The Favero Assioma Duo power meter pedals have been out for a few years now and although Favero isn’t a huge name in cycling, like Shimano or SRAM, it has earned an excellent reputation in a short amount of time.
The pedals themselves weigh 305g for the pair. That’s a little heavier than a standard Shimano 105 SPD-SL pedal (which doesn’t include a power meter), but it’s less than the Garmin Vector 3 or PowerTap P1 power meter pedals, which come in at 320g and 442g, respectively.
The power meter internals are all housed in the pods on the pedal spindle. This does mean the aesthetics of the pedals aren’t as clean as the Garmin Vector 3 power meter pedals, where the internals are housed inside the pedal body, but it actually has some useful upsides (I’ll come to these later).
Unlike the Garmin Vector and the PowerTap power meter pedals, the Assioma’s also have internal rechargeable batteries.
The pedals cost £639 / €695 / $815. That’s very competitive for a true dual-sided power meter.
They also promise +/- 1 per cent power accuracy, and 50 hours of use from an internal, rechargeable battery.
Power to the pedal
While the majority of cycling power meters measure force at the cranks, a pedal-based power meter arguably has a number of advantages over crank-based ones.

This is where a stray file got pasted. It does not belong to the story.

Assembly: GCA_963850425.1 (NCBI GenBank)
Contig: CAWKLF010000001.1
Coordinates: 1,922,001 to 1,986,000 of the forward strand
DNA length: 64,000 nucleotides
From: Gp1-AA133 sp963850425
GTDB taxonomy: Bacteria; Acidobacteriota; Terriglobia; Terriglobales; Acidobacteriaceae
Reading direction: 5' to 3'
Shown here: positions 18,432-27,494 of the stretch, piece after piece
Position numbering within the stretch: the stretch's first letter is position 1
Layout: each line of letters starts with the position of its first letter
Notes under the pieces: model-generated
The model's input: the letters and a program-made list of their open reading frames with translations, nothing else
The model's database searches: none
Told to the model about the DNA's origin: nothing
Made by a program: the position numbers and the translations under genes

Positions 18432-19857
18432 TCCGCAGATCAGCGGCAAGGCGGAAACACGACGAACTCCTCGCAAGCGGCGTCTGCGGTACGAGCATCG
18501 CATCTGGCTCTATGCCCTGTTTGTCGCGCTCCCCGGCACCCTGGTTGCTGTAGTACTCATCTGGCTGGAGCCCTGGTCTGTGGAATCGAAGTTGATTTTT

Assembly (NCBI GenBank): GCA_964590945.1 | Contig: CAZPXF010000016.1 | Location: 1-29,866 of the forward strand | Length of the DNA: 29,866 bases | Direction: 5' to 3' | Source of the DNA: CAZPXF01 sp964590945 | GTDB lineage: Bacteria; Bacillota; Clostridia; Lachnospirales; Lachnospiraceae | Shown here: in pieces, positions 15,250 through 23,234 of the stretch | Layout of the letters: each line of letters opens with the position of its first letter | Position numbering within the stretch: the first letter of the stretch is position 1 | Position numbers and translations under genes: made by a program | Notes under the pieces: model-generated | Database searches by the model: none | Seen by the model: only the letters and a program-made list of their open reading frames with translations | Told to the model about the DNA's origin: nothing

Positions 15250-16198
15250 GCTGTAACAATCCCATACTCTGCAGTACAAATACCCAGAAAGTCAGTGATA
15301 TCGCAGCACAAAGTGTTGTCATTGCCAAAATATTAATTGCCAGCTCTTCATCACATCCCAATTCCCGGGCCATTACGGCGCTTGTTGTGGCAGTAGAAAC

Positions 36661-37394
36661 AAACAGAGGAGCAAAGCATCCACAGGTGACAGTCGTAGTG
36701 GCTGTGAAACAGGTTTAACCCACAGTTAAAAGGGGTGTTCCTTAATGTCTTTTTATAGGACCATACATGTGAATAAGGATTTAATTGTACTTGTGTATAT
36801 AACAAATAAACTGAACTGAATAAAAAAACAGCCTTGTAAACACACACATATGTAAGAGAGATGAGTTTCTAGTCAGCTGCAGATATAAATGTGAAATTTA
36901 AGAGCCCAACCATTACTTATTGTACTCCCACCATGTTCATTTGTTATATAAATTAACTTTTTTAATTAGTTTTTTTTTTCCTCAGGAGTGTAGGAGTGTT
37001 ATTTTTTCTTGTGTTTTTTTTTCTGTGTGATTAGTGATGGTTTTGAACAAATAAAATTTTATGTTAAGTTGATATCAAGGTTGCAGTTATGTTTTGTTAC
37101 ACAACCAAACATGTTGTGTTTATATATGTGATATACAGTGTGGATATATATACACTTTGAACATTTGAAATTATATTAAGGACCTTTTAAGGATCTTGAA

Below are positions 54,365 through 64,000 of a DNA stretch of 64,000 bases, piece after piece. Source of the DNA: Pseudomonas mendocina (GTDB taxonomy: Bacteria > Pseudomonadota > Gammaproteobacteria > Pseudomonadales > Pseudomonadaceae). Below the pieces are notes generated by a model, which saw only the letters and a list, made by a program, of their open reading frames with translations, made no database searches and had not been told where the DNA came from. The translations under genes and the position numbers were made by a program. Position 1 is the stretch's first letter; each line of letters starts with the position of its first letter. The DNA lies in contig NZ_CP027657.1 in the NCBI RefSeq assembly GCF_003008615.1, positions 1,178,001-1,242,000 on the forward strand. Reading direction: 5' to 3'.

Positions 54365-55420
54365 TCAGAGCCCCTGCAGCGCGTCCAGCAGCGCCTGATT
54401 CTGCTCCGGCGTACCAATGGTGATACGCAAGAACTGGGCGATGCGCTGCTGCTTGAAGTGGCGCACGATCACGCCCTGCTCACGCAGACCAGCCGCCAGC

Since you actually apply power to the pedals and not the cranks, for example, a pedal-based system should theoretically be able to give you a more accurate measurement of your power output because it’s being measured as close to the source as possible.
They also don’t tie you to a set crank length, like a Stages or Shimano power meter does. If, for example, you want to use different sized cranks on your road bike and your time trial bike (shorter cranks have been gaining popularity in time trial and triathlon in recent years), a pedal-based system allows you to do so easily.
Finally, pedal-based power meters can also be simple to swap between bikes (ideally as simple as swapping any other pedal), and won’t require you to change a bottom bracket like you may need to with crank or spider-based power meters.
As a previously devout Shimano SPD-SL pedal system user though, the thought of changing pedal systems admittedly filled me with a little dread.
I can happily report that while the Assioma pedal body and Look-style cleats don’t quite live up to the lofty standards of SPD-SL, the switch has been worth it.
Favero Assioma Duo – What I like
To start with, installation is incredibly easy. You just need an 8mm Allen key, and they screw on like any other pedals (meaning the left pedal is reverse threaded). The manual indicates you should tighten them to a torque of around 35 to 40Nm.